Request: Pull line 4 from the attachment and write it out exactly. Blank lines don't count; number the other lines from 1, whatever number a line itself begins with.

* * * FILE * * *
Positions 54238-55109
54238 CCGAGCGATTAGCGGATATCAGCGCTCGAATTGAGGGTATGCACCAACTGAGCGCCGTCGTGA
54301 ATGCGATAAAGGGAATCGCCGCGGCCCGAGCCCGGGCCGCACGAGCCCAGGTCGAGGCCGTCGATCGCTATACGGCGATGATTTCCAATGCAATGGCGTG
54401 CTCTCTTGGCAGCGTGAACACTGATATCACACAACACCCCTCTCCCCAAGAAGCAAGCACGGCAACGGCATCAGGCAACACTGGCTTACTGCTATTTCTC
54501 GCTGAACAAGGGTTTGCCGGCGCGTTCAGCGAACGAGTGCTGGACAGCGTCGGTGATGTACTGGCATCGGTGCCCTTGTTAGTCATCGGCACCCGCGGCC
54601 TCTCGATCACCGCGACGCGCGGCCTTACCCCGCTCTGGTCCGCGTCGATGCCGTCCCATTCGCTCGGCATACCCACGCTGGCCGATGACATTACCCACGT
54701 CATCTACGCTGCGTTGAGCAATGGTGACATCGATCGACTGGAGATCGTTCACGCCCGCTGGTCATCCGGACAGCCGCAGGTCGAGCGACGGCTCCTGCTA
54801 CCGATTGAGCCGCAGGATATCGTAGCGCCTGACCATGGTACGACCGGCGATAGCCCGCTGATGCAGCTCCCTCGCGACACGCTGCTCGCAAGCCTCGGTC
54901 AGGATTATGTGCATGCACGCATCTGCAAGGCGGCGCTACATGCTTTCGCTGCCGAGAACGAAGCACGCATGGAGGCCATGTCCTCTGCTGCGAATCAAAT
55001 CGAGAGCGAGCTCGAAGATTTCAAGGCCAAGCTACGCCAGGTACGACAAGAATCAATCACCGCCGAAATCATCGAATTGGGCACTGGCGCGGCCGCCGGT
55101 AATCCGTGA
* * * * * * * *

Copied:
54401 CTCTCTTGGCAGCGTGAACACTGATATCACACAACACCCCTCTCCCCAAGAAGCAAGCACGGCAACGGCATCAGGCAACACTGGCTTACTGCTATTTCTC